The Conestoga Wagon made its debut in 1755. Prior to this date, settlers along the Conestoga Turnpike, from Montgomery Avenue to the town of Lancaster, obtained supplies and transported goods by horseback and pack mule. The turnpike was too steep and rutted by narrow-wheeled stagecoach travel to allow flatbed wagons to be of any service.
Tired of seeing the fruits of prosperity limited to the large settlements closer to the port of Philadelphia, a group of German wagon builders set about overcoming the design problems of the flatbed, narrow-wheeled wagons. The result was a sight to behold. Over 20 feet long and 10 feet high, the slate blue Conestoga Wagon, with its white canvas top, could carry up to six tons of cargo on a single trip. Its one-foot-wide and six-feet-tall wheels helped eliminate stagecoach ruts and made the Conestoga Turnpike one of the best-maintained roadways of its time. The bottom, or belly, of the wagon was curved somewhat like a ship's hull, and each end of the wagon bed slanted upwards to prevent cargo from shifting during the mountainous journey.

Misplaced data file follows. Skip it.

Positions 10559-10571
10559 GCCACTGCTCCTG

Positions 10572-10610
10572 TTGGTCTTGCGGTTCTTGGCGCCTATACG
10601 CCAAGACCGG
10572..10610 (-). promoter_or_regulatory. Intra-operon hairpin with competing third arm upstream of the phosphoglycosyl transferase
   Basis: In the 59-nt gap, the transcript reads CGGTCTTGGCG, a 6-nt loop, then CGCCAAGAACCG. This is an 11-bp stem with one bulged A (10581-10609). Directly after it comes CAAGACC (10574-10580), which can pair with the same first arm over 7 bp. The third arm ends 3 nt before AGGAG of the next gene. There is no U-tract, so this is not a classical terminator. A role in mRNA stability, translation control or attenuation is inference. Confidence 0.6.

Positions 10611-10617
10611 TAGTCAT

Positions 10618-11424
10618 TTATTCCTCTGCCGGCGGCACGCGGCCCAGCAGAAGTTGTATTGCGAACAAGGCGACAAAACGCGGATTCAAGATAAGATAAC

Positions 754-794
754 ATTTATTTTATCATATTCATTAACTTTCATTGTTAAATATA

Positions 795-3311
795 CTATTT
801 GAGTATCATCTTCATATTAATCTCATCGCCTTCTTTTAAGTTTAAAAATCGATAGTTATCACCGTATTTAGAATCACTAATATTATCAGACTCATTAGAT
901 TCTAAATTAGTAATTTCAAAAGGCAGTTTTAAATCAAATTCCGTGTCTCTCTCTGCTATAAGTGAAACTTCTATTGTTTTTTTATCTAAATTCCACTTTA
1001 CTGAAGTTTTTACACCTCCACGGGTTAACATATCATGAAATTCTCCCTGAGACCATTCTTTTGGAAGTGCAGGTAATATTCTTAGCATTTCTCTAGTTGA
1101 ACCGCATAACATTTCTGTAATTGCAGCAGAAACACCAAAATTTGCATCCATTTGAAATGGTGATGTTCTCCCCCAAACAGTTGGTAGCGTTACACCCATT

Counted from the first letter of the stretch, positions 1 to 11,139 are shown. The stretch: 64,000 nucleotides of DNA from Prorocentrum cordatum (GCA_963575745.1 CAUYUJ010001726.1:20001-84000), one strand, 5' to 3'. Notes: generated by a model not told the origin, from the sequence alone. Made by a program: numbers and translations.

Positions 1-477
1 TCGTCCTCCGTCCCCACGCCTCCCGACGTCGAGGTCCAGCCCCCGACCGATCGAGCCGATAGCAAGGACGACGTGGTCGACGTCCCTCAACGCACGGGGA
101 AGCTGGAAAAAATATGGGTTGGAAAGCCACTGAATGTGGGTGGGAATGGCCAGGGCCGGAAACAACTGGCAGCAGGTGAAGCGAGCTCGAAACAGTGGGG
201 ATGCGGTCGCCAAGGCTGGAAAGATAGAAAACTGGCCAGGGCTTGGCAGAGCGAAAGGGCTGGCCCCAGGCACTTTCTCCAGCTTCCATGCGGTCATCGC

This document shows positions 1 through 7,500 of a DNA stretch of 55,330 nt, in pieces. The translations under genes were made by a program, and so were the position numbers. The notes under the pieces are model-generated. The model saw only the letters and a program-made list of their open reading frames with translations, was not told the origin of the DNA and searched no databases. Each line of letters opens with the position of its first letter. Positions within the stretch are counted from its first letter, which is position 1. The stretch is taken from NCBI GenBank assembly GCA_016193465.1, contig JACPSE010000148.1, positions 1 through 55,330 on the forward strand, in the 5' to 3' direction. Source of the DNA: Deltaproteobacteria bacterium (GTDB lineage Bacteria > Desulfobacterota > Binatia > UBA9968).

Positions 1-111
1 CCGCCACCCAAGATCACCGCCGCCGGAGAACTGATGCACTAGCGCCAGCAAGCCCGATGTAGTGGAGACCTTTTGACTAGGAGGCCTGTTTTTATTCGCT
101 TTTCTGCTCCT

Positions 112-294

There was no seat in the Conestoga Wagon. Teams of horses were controlled by a driver who walked alongside of the wagon. Controlling the Conestoga Wagon from the left was ultimately responsible for the American tradition of driving on the right.
Conestoga Wagon trains quickly became the standard of land shipment in the Lancaster Valley. General Braddock expanded the wagon's reputation by using it to carry supplies to fight Indians in western Pennsylvania. Soon afterwards, the Conestoga Wagon became know as the Prairie Schooner for its involvement in the Western Movement of the 1820s. Not until railroads covered the United States did the Conestoga Wagon lose its position as the primary means of shipping and transporting goods.